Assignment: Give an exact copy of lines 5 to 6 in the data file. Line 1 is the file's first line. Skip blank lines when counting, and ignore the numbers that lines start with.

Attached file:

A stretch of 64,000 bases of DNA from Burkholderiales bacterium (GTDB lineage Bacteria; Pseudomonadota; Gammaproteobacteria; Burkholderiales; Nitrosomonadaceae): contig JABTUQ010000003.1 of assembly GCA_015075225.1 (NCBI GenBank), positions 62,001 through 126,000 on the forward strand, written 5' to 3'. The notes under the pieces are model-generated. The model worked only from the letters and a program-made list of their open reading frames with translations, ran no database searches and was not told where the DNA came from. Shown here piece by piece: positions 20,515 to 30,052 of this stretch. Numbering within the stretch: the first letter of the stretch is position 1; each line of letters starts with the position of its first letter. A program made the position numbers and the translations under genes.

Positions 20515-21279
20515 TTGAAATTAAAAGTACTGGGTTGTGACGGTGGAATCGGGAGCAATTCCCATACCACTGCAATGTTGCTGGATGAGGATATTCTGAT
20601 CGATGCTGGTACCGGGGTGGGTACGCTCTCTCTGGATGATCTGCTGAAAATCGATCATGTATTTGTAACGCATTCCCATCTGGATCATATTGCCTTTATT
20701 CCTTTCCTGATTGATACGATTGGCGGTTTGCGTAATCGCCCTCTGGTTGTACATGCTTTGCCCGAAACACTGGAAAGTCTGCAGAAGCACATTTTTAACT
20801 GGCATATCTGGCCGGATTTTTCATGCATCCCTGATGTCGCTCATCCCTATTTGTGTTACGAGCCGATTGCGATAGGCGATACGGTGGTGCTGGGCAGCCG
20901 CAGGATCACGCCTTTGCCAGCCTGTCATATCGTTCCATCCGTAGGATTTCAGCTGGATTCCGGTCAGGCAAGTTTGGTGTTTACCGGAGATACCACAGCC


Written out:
20701 CCTTTCCTGATTGATACGATTGGCGGTTTGCGTAATCGCCCTCTGGTTGTACATGCTTTGCCCGAAACACTGGAAAGTCTGCAGAAGCACATTTTTAACT
20801 GGCATATCTGGCCGGATTTTTCATGCATCCCTGATGTCGCTCATCCCTATTTGTGTTACGAGCCGATTGCGATAGGCGATACGGTGGTGCTGGGCAGCCG